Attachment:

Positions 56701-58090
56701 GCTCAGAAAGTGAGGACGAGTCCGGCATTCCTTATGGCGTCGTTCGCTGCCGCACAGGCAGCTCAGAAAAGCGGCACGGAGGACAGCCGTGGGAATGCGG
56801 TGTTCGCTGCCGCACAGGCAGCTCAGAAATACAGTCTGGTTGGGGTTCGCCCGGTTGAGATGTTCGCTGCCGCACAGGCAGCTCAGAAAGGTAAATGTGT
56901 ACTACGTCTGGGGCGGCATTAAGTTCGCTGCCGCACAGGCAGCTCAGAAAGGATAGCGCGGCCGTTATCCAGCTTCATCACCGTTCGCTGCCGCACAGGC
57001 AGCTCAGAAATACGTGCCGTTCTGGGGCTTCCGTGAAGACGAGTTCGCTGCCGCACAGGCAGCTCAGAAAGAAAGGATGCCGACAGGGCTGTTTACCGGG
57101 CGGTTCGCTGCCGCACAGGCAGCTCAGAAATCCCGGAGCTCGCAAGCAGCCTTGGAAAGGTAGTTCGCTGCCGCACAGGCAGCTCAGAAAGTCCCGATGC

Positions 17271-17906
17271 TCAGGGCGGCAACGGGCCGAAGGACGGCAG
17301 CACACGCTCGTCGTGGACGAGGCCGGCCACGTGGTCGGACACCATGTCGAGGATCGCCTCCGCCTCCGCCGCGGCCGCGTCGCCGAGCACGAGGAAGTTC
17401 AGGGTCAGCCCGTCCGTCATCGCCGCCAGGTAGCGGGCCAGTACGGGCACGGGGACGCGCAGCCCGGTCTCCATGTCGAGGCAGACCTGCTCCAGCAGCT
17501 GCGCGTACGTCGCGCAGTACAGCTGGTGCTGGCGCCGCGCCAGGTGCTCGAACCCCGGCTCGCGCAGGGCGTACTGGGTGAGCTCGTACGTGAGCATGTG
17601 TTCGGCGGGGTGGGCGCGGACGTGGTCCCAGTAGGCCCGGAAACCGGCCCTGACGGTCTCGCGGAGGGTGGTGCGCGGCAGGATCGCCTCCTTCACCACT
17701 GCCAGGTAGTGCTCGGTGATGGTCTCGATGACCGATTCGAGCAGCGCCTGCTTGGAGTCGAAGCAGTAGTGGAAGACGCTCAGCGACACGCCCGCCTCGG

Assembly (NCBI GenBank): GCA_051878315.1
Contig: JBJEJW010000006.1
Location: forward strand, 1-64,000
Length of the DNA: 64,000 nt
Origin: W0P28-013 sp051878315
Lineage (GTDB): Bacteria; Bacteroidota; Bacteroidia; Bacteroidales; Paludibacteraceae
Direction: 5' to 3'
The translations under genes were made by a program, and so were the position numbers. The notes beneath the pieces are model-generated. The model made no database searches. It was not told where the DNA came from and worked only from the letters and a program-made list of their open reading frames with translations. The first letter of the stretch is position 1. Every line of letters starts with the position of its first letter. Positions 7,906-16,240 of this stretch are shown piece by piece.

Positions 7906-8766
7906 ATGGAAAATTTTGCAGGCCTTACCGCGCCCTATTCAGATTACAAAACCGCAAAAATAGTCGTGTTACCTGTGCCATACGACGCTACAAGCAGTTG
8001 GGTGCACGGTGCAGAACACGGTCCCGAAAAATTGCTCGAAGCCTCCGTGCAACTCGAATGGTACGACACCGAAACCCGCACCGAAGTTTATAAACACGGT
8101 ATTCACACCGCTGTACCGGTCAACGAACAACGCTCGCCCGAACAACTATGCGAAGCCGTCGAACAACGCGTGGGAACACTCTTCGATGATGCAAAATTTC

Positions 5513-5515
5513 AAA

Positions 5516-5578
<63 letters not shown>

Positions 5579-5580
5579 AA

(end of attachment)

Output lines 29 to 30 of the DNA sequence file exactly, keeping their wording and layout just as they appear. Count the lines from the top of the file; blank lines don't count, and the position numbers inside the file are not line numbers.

<63 letters not shown>

Positions 5579-5580